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Offer to buy whole league wild and impossible

By TOM JONES
Published March 6, 2005


This just in. Donald Trump wants to buy the NHL, divide it into two conferences and let The Apprentice contestants run each one for a future episode.

And Pepsi wants to buy the NHL; you might win a team if their nickname is under your next bottle cap.

Wait, this also just in. Apple is going to buy the NHL and offer a new promotion: buy an iPod, download Rock & Roll, Pt. 2 and get a free NHL team.

As if the NHL had not already turned humorous and surreal, a report came out last week that the league listened to someone trying to buy it. Bain Capital Partners LLC and Game Plan LLC offered between $3-billion and $3.5-billion for everything - every team, every puck, every stick, every Jagr.

Let's settle this once and for all: It's not going to happen.

"Nothing will come of it," Bruins owner Jeremy Jacobs said. "It takes a 30-zip vote to do what is being sought. I know there are not 30 votes. It'll never happen."

For starters, it doesn't make sense for most teams. The offer would mean $100-million to $117-million a team. Teams such as the Red Wings and Rangers are believed to be worth more than $250-million. Even if the league took the offer and split the pie accordingly, there would not be enough to pay the teams worth the most.

In other words, there are more teams worth more - a lot more - than $117-million than teams worth less than that.

Plus, remember: Most owners use hockey as a toy. It's not their main business. The NHL is about fun for those owners, not money.

That's not to say some teams wouldn't be interested. Penguins owner Mario Lemieux, for example, might be interested in any deal that allows him to recoup his money. The owners of the Oilers have been crying about money. A few others too. But that's not to say those teams are interested either.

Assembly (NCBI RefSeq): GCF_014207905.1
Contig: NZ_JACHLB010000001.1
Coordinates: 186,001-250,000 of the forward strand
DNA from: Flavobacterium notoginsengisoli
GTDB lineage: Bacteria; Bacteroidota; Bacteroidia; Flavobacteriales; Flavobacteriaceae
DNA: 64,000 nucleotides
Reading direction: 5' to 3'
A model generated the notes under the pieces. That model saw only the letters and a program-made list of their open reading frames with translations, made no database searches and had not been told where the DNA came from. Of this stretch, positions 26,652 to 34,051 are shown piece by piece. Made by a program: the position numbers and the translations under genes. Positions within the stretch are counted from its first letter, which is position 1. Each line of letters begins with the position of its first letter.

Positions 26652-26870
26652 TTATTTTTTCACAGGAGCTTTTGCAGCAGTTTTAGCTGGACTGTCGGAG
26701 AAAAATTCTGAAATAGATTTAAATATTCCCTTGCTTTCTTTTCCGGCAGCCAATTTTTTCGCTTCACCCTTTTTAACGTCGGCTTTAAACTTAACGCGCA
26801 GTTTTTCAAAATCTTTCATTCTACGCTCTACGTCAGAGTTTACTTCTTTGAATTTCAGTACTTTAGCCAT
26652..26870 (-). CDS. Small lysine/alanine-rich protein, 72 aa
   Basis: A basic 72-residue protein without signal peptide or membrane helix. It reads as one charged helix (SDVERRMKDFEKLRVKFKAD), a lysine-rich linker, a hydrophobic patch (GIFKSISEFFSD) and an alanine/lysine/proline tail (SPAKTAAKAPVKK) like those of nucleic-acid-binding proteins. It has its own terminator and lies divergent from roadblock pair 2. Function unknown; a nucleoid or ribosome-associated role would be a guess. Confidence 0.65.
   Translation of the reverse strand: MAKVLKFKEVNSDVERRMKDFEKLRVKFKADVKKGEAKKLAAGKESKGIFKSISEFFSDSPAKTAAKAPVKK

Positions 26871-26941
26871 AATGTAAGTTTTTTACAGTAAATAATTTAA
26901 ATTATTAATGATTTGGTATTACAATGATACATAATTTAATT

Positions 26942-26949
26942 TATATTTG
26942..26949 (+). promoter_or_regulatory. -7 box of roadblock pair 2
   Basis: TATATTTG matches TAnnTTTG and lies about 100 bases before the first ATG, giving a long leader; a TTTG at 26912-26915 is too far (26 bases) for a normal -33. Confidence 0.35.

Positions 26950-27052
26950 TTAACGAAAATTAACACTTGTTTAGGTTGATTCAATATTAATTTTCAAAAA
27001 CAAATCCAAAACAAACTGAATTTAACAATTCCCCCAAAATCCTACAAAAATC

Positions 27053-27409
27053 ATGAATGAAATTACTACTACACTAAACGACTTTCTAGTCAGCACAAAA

"I didn't really give the offer a second thought," Panthers owner Alan Cohen said. "I am sure that the league will prevail in its quest for fiscal sanity."

But you have to hand it to Steve Pagliuca, Bain's managing director who came up with the scheme. And it's believed the group's first offer might not be their best, that it might be willing to offer more.

"I really don't know if it's a viable scheme or plausible," Calgary president and CEO Ken King said, "but I sure credit them for their creativity. Creative and interesting."

Creative? Yes. Interesting? Definitely. Will it happen? Not a chance.

ICE CHIPS: Flyers star Jeremy Roenick publicly apologized last week for questioning the union's leadership and said he fully supports union chief Bob Goodenow. ... Goalie Dominik Hasek said he plans to retire this summer if the labor dispute isn't resolved. ... The Flames are the latest team to cut staff because of the lockout. The Calgary Sun reports the Flames trimmed their staff from about 140 to around 95. Meantime, the Wild, one of the most profitable franchises the past four years, is down to a skeleton staff. ... East Coast Hockey League commissioner Brian McKenna said he expects as many as 15 NHL players to join the ECHL. The league already includes NHL players Bates Battaglia, Scott Gomez and Dave Karpa.

Information from other news organizations was used in this report.